The Payments System Board (PSB) has just released a Consultation Document on Credit Card Surcharging. The impetus behind this is the increased rate and level of merchant surcharging for credit cards in recent years. However, the PSB risks ‘throwing the baby out with the bath water’ through some of the options it is canvassing. What it needs to do is two things:
- Work out if there really is a problem and, if there is, where that problem arises; and
- Consider if there is a simple approach to solve the problem rather than direct regulatory intervention.
Surcharging on credit cards has only been possible from 2003, when the PSB forced the credit card schemes to remove their ‘no surcharge’ rules. There were good reasons for this. By preventing surcharging, the credit card schemes prevented merchants from passing the true costs of different payment options through to the customers that choose the payment options. This led to a cross subsidy from those customers who did not use credit cards to those that do use these cards.
To see this, think about making a purchase in a shop. As a customer, you choose the payment instrument to complete the purchase. Broadly speaking there are three choices – cash, credit and EFTPOS/Debit (yes – there are others such as scheme debit and different credit cards have different costs to the merchant but the basic economics survives these complications unscathed). The customer will make the choice of payment instrument to maximize their own benefit. But, the choice of payment instrument has costs to the merchant. Cash has handling costs. Banks charge a fee to merchants for credit card transactions. But EFTPOS transactions often involve a zero or negative fee to the merchant. However, in the absence of surcharging, the merchant’s costs cannot be reflected in the price the customer pays. So the customer may make a choice that increases their benefit but, overall, has a larger negative effect on the merchant.
Surcharging helps to solve this problem. With surcharging, the merchant can set a price to the customer that depends on the payment instrument chosen. So the price can reflect the merchant’s relative costs. Of course, the customer may still choose to use the ‘expensive’ payment option if the benefits that she receives outweighs the costs to the merchant. And this is efficient.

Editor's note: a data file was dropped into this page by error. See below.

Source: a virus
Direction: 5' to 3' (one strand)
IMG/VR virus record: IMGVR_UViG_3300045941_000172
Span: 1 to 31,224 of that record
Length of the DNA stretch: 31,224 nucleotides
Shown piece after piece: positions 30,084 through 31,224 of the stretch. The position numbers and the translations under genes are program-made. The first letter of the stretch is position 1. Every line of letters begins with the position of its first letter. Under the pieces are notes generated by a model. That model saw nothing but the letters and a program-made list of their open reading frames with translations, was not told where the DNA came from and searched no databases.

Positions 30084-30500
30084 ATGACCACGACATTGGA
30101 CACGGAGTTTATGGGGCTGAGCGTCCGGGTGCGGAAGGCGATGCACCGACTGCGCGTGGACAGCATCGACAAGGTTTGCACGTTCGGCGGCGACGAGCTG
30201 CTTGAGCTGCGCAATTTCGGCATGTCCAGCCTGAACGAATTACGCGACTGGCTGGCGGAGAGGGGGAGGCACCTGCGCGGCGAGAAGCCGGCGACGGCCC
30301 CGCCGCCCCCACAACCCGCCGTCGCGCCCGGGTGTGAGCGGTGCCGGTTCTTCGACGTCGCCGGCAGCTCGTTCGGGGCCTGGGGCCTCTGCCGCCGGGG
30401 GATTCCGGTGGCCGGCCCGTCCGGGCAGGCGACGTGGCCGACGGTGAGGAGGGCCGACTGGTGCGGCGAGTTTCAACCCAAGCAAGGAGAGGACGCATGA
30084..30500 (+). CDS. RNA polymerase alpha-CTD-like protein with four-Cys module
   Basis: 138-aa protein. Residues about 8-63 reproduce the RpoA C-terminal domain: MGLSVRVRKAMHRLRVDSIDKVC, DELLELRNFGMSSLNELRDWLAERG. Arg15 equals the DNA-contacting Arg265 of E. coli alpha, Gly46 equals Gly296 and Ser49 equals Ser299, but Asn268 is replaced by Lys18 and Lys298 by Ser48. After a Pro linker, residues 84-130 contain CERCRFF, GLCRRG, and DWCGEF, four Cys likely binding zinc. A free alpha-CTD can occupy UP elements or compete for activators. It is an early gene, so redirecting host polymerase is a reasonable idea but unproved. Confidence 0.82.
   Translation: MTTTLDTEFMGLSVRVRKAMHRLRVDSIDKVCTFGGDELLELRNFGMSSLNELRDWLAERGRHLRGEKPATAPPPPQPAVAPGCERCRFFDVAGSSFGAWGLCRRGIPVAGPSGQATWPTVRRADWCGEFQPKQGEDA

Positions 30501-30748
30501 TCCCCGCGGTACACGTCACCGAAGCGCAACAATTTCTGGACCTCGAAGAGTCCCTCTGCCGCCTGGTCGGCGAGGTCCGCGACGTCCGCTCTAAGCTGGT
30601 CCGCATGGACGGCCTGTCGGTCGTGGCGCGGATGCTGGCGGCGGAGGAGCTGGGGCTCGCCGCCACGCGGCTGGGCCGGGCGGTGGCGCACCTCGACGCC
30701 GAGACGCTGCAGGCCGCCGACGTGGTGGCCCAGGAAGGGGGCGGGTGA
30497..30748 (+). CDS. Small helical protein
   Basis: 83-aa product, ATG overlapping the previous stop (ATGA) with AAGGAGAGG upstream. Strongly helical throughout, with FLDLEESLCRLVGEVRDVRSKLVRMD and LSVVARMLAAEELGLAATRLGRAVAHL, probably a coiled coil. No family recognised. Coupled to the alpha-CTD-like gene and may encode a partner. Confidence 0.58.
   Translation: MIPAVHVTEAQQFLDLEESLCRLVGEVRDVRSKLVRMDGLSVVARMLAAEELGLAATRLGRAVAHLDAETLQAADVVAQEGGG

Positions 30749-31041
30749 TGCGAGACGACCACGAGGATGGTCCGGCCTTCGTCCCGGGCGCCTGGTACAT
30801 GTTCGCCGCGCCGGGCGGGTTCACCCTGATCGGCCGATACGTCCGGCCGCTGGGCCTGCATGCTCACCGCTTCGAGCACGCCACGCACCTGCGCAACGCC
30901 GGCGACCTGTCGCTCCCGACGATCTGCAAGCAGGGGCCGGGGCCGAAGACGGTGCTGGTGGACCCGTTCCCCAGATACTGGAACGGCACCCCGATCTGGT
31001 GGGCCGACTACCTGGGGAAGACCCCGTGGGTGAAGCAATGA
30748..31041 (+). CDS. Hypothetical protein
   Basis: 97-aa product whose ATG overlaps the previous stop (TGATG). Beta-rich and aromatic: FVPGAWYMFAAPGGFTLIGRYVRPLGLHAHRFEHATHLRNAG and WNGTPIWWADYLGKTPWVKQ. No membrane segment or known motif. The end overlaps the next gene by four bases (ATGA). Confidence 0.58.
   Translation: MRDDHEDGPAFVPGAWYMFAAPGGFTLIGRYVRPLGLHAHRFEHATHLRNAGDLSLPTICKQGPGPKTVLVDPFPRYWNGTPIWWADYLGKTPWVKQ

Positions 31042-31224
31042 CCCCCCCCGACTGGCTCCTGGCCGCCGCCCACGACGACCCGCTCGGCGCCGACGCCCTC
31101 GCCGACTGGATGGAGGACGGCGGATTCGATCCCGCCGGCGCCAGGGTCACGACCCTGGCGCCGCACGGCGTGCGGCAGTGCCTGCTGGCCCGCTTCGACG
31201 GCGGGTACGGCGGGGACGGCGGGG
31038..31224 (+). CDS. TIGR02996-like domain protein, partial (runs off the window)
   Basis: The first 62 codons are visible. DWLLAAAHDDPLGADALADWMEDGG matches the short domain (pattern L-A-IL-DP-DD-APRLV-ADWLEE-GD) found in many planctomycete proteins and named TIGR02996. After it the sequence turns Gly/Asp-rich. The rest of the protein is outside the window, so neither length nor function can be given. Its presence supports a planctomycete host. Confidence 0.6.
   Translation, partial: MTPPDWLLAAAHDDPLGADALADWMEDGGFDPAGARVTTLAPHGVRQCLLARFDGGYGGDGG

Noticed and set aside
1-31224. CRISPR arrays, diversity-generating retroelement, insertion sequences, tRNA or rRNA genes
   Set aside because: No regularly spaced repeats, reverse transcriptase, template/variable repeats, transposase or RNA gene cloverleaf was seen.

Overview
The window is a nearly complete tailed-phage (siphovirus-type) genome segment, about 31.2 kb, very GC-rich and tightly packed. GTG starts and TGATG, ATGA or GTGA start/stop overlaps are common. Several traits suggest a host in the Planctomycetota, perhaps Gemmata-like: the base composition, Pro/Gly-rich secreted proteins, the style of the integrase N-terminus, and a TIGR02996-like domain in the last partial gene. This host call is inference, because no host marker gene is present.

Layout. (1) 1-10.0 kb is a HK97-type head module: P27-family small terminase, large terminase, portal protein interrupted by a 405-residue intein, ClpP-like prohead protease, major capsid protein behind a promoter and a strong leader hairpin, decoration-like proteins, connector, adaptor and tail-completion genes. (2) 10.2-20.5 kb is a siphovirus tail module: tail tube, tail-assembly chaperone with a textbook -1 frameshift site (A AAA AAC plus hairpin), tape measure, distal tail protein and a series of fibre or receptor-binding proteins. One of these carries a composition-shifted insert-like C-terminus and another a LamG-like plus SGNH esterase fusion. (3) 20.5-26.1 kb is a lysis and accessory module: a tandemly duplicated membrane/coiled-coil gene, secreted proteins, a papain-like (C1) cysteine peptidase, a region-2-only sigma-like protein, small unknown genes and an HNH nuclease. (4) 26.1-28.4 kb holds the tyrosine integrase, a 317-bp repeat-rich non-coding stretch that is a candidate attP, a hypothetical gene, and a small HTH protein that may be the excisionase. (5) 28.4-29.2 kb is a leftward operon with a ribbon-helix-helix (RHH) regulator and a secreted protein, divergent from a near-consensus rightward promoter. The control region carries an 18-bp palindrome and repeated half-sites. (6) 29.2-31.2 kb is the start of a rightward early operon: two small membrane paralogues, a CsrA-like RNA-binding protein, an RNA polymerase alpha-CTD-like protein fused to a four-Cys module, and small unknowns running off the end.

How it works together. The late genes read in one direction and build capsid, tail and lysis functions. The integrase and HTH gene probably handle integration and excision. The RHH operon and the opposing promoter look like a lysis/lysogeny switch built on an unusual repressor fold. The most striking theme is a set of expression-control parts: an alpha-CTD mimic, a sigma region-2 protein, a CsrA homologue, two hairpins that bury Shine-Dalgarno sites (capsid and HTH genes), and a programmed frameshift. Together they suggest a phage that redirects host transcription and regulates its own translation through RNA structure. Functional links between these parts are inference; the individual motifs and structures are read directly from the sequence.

Put simply, surcharging enables the merchant to make the costs of credit cards (relative to, say, EFTPOS) explicit so that the customer who makes the choice of payment instrument ‘internalises’ the costs and benefits of their choice to the merchant.
But the theory also notes another result of surcharging. To the degree that customers who place a high value on using credit also have higher valuations (or less elastic demand) for the relevant good or service being sold, a customer’s use of a credit card can be used as a means of price discriminating. Raising the credit card surcharge becomes a form of second degree price discrimination. Customers ‘self select’ through their choice of payment instrument. Work by Joshua and I (as well as others) showed this almost a decade ago. For an example, look at proposition 1 here.
Competition can moderate price discrimination (if you set a surcharge above cost then I will just go to your competitor and use my card there) but it should not be surprising that:
some merchants may be using surcharging as an additional means of generating revenue, rather than simply covering the costs of card acceptance
In other words, it is likely that there is some price discrimination going on.
The PSB notes that surcharging is most common for on-line transactions:
data from the 2010 Consumer Payments Use Study suggest that the incidence of surcharging is much higher for online purchases than those made in person